By failing to defend the high seas from Israeli-government piracy other governments and the UN are acquiescing to degradation of international law regarding the freedom of navigation.

As Richard Falk, Professor Emeritus of International Law at Princeton University [10] said, “by now it has been demonstrated that neither governments nor the UN will challenge this blockade, only people of conscience and courage will.” Support demonstrations are taking place in cities around the world demanding action from the US government and the UN to defend free passage in international waters and to end the illegal siege of Gaza.

Readers can track the flotilla, click links to latest news, and find a list of emergency response plan actions that they can take at http://gazafreedommarch.org/cms/en/flotilla.aspx [11]

James Marc Leas is a Jewish patent lawyer who is a co-chair of the National Lawyers Guild Free Palestine Subcommittee. He participated in the NLG delegation to Gaza in February, 2009. [12]

____________________

[1] “Fate of Gaza flotilla remains vague,” Jerusalem Post, May 25, 2010. 

[2] “Gaza activists: Israel to put us in concentration camp,” YNET News.com, May 28, 2010

[3] “Israel’s Disinformation Campaign Against the Gaza Freedom Flotilla,” By Gaza Freedom Flotilla, May 28, 2010 

[4] http://gazafreedommarch.org/cms/en/flotilla.aspx
[5] “Farming without Land, Fishing without Water: Gaza Agriculture Sector Struggles to Survive,” UN Office for the Coordination of Humanitarian Affairs fact sheet, May 25, 2010 

[6]“UN says Gaza blockade hinders reconstruction aid,” YNET News.com, May 23, 2010 
[7] World Health Organization fact sheet, January 20, 2010 

[8]   Convention (IV) relative to the Protection of Civilian Persons in Time of War. Geneva, 12 August 1949, International Committee of the Red Cross

[9] United Nations Convention on the Law of the Sea, Part VII

[10] Richard Falk, Professor Emeritus of International Law at Princeton University
[11] Gaza Freedom March, http://gazafreedommarch.org/cms/en/home.aspx
[12] “Onslaught, Israel’s attack on Gaza and the Rule of Law,” Report of the National Lawyers Guild delegation to Gaza in February 2009.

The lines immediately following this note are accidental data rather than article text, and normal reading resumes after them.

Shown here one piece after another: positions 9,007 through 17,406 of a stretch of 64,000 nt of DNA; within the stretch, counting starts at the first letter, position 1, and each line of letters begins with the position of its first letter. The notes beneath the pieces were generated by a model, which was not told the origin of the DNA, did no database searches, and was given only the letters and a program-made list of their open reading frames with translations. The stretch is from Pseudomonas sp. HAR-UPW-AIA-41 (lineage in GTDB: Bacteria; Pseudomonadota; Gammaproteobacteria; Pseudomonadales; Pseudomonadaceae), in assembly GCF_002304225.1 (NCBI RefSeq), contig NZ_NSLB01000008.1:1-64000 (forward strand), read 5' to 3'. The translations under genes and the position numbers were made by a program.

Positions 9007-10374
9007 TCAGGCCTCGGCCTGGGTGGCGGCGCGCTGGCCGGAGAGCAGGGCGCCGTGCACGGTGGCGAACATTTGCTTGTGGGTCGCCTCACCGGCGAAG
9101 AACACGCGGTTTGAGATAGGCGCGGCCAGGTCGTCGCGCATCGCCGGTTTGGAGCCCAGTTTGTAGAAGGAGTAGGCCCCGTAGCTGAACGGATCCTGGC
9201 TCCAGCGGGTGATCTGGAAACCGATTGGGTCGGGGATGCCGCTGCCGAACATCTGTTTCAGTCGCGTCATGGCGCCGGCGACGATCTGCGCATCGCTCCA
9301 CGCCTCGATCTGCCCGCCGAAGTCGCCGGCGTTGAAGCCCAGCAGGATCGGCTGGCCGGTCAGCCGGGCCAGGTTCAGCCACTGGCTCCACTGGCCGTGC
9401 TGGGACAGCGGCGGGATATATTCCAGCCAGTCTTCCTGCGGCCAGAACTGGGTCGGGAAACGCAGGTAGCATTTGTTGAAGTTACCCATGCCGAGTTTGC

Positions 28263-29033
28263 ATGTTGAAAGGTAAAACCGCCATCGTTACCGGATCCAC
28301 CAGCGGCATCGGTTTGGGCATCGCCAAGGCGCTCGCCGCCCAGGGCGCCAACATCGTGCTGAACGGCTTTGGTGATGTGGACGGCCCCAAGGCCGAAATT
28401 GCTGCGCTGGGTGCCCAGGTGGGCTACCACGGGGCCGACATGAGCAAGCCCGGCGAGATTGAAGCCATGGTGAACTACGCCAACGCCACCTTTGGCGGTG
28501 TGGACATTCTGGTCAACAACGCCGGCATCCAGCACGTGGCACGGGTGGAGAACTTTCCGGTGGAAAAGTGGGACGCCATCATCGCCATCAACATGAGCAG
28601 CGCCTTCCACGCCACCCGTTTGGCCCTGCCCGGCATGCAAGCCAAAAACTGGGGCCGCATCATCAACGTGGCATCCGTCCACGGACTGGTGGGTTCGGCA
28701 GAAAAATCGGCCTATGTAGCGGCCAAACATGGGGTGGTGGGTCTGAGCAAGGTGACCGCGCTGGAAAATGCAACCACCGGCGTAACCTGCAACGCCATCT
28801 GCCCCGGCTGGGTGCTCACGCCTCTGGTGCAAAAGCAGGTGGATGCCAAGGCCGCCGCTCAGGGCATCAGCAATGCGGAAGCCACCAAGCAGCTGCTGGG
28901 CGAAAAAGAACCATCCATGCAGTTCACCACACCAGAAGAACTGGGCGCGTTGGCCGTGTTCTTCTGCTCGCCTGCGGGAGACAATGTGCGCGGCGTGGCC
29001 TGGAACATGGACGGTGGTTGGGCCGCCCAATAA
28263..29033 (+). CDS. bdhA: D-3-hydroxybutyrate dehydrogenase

About James Marc Leas

James Marc Leas is a past co-chair of the National Lawyers Guild Free Palestine Subcommittee. He collected evidence in the Gaza Strip from November 27 to December 3, 2012 as part of a 20 member delegation from the US and Europe and co-authored several articles describing findings. He also participated in the National Lawyers Guild delegation to Gaza after Operation Cast Lead in February 2009 and contributed to its report, Onslaught: Israel’s Attack on Gaza and the Rule of Law.
Posted in Israel/Palestine

{ 52 comments... read them below or add one }

  1. Palmer also charged that organizers of the flotilla “are less interested in bringing in aid than in promoting their radical agenda, playing into the hands of Hamas provocations. While they have wrapped themselves in a humanitarian cloak, they are engaging in political propaganda and not in pro-Palestinian aid.”

    I love when Hasbara propagandists argue that Israel is interested in the well being of the Palestinian people and that any actions to actually help the Palestinians is counter-productive to the well being of the Palestinian people.

    As if the party responsible for Palestinian dispossession knows whats best for the Palestinian people.

    • Walid says:

      Since it’s a foregone conclusion that the ships will not be docking in Gaza, the best we can hope for is that Israel doesn’t succeed at breaking up the 700 as was done in Cairo by the Egyptians in January and that every single one of the participants turns down the offer for a free plane ticket out of Israel and go straight to jail. If this were to happen, the result would truly break the siege. I’m wondering what’s on Erdogan’s mind at this point. As to the leaders of some neighbouring countries, they must be secretely rooting for the FGM to fail, as usual.

      • Chaos4700 says:

        Are you so sure? Letting the ships reach Gaza will shatter the siege, but bringing military force to bear on humanitarian aid ships in international waters might be even worse for Israel.

    • zamaaz says:

      [United Nations Convention on the Law of the Sea, Part VII [9]:

      * article 87(a) provides for “freedom of navigation.”
      * article 88 states, “The high seas shall be reserved for peaceful purposes.”
      * article 89 states, “No State may validly purport to subject any part of the high seas to its sovereignty.”
      * article 90 states, “Every State, whether coastal or land-locked, has the right to sail ships flying its flag on the high seas”]
      These provision of laws refer to the high seas… which Israel could have no objection; what is the crucial contention here is when the flotilla ships pass over the high seas and have entered the Israeli territorial jurisdiction…. This is were the reality comes in….

      • Shingo says:

        “what is the crucial contention here is when the flotilla ships pass over the high seas and have entered the Israeli territorial jurisdiction…. This is were the reality comes in….”

        Israel has no jurisdiction over the waters the flotilla will be entering you ignorant troll.  Israel’s claim that it does is meaningless becasue it is not recognized by any international laws.